disregard for the truth.
Therefore, Plaintiff’s defamation claims against LM and MIB are
DISMISSED WITH PREJUDICE.
E. FCRA Claims
Finally, though Plaintiff’s TAC does not expressly allege a cause of action for FCRA
violations but instead discusses them with regard to her gross negligence claim, Defendants argue
any potential FCRA claim must be dismissed for two reasons: (1) it is time-barred, and (2) it fails
on the merits.
Plaintiff’s FCRA claims against LM are time-barred, as § 1681p requires that any action
to enforce liability under the FCRA be filed within two years after the date the plaintiff discovers
the violation that is the basis for such liability. 15 U.S.C. § 1681p. Plaintiff’s TAC alleges that
she discovered the allegedly inaccurate debt of $434.00 reported by LM on or about September 9,
2019, approximately twenty-six months before her original complaint was filed on November 11,
2021. In addition, the Court finds Plaintiff’s argument that she had five years after the date of the
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alleged violations by which to bring her FCRA claim as unpersuasive. The language of § 1681p—
which Plaintiff’s response states in full—provides:
An action to enforce any liability created under this subchapter may be brought in
any appropriate United States district court, without regard to the amount in
controversy, or in any other court of competent jurisdiction, not later than the earlier
(1) 2 years after the date of discovery by the plaintiff of the violation that is the
basis for such liability; or
(2) 5 years after the date on which the violation that is the basis for such liability
15 U.S.C. § 1681p. Because Plaintiff’s discovery of the debt was the earliest of the two events,
the statute of limitations began to run on September 9, 2019. Thus, for the reasons outlined above,
Plaintiff’s FCRA claims against LM are DISMISSED WITH PREJUDICE.
Construed liberally, Plaintiff’s TAC appears to raise causes of action against MIB under
three sections of the FCRA: § 1681e(b), § 1681g(a)(1), and § 1681i(a). (Doc. No. 91, p. 5–6).
A CRA violates § 1681e(b) when they create a consumer report that “(1) contains
inaccurate information and (2) the reporting agency did not follow reasonable procedures to assure
maximum possible accuracy.” Dalton v. Capital Associated Industries, Inc., 257 F.3d 409, 415
(4th Cir. 2001). As discussed above, Plaintiff was convicted of a felony, and thus the indication
of such on her consumer report is not inaccurate. Further, Plaintiff makes no factual assertions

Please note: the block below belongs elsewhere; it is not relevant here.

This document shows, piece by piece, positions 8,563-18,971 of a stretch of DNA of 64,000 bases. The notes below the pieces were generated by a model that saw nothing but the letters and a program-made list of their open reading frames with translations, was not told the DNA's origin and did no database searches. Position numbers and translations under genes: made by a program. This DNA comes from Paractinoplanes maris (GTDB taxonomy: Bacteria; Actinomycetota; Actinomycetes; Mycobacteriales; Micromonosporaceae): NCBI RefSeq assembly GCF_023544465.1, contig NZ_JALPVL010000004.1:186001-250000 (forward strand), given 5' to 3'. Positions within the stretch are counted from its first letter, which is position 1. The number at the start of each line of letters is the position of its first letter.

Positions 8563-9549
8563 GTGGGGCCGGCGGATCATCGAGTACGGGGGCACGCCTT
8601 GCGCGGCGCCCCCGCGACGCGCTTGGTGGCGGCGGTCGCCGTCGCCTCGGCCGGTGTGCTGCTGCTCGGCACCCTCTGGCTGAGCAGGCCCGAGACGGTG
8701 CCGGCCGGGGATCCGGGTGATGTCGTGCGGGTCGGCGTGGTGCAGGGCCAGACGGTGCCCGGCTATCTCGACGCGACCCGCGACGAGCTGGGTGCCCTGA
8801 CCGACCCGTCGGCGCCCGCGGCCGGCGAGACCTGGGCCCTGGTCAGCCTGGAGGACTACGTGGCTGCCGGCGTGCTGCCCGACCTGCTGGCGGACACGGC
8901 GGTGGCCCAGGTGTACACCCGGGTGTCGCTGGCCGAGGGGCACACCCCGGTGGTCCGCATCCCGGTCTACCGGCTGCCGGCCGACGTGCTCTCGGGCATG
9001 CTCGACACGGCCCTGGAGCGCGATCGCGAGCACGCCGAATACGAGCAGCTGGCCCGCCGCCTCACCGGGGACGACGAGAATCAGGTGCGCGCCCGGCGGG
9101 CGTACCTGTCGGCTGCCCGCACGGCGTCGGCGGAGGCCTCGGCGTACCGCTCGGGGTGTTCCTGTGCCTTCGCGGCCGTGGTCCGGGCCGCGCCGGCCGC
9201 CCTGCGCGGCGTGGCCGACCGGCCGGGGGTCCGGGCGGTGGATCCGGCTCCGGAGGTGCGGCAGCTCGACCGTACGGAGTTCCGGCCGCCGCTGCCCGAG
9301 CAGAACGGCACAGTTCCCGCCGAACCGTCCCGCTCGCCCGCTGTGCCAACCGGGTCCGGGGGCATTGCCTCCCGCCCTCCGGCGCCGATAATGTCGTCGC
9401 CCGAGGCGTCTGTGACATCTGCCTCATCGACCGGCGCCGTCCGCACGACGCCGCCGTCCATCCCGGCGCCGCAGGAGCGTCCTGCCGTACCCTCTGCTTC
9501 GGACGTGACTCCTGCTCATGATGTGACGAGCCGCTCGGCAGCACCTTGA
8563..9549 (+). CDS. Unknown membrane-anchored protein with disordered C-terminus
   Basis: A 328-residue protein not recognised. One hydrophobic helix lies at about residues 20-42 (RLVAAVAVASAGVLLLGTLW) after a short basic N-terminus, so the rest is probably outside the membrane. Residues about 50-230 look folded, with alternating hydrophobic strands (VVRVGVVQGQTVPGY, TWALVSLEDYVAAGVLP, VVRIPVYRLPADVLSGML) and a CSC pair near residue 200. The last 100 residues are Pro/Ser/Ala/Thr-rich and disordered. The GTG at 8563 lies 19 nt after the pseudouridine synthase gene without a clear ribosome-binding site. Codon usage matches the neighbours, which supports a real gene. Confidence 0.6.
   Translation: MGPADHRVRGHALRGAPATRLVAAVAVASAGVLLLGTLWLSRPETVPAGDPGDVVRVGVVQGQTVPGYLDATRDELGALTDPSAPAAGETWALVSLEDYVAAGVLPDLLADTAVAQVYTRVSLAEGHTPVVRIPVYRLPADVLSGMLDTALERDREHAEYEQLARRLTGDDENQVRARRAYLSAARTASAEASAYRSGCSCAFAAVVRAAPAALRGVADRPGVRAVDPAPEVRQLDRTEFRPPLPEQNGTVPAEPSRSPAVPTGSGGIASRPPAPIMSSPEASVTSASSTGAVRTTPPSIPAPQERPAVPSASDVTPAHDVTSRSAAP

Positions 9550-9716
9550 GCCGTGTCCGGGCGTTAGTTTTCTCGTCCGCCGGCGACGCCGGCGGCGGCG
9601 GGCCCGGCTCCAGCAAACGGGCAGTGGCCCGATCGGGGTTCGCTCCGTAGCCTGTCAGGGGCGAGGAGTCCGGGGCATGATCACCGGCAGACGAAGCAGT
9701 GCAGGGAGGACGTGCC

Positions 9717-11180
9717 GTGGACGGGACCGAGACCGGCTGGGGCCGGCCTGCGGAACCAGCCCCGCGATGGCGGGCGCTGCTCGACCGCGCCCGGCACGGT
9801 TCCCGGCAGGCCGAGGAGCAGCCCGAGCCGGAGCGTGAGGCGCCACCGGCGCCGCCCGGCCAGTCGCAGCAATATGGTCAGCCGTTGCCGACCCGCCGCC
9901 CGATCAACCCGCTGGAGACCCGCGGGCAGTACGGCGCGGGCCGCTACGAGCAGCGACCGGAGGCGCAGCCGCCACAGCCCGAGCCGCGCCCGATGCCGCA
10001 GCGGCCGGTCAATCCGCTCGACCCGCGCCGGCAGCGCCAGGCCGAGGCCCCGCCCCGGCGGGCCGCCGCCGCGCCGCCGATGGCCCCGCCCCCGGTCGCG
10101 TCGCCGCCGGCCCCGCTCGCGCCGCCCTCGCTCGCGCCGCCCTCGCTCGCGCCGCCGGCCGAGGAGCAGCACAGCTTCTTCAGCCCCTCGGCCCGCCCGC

about whether MIBs accuracy-verifying procedures were reasonable; she simply disputes the
validity of her criminal record. (Doc. No. 91, p. 15). Thus, Plaintiff fails to state a claim upon
which relief can be granted under § 1681e(b).
Next, § 1681g(a)(1) of FCRA requires that “[e]very consumer reporting agency shall, upon
request, . . . clearly and accurately disclose to the consumer . . . [a]ll information in the consumer’s
file at the time of the request.” 15 U.S.C. § 1681g(a)(1). FCRA § 1681i(a)(1) requires a CRA to
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investigate within 30 days if a consumer disputes the accuracy of any item of information on a
consumer report. 15 U.S.C. § 1681i(a)(1). The agency may determine such a complaint is
frivolous, but it must provide notice of such a determination within 5 business days.
Plaintiff alleges she made a request to MIB for her consumer file and disputed the debt and
criminal record reflected on her consumer report on July 15, 2021. (Doc. No. 91, p. 5). She further
alleges MIB never responded to this request and dispute. Id. Thus, Plaintiff has sufficiently stated
claims under § 1681g(a)(1) and § 1681i(a) of the FCRA, and MIB’s motion to dismiss is DENIED
with regards to Plaintiff’s claims under these two sections of the FCRA.
IT IS THEREFORE ORDERED that Defendant LM’s Motion to Dismiss Plaintiff’s Third
Amended Complaint, (Doc. No. 96), is GRANTED and Plaintiff’s claims against the LM
Defendants are DISMISSED WITH PREJUDICE.
IT IS FURTHER ORDERED that Defendant MIB Group, Inc.’s (“MIB”) Motion to
Dismiss, (Doc. No. 102), is GRANTED IN PART and DENIED IN PART. Specifically, with
respect to Plaintiff’s claims under 42 U.S.C. § 1981, 42 U.S.C. § 1986, North Carolina gross
negligence law, North Carolina defamation law, and § 1681e(b) of the FCRA, Defendant MIB’s
Motion is GRANTED, and these are DISMISSED WITH PREJUDICE. With respect to Plaintiff’s
claims under § 1681g(a)(1) and § 1681i(a) of the FCRA, Defendant MIB’s Motion is DENIED.
IT IS SO ORDERED.
Signed: January 18, 2023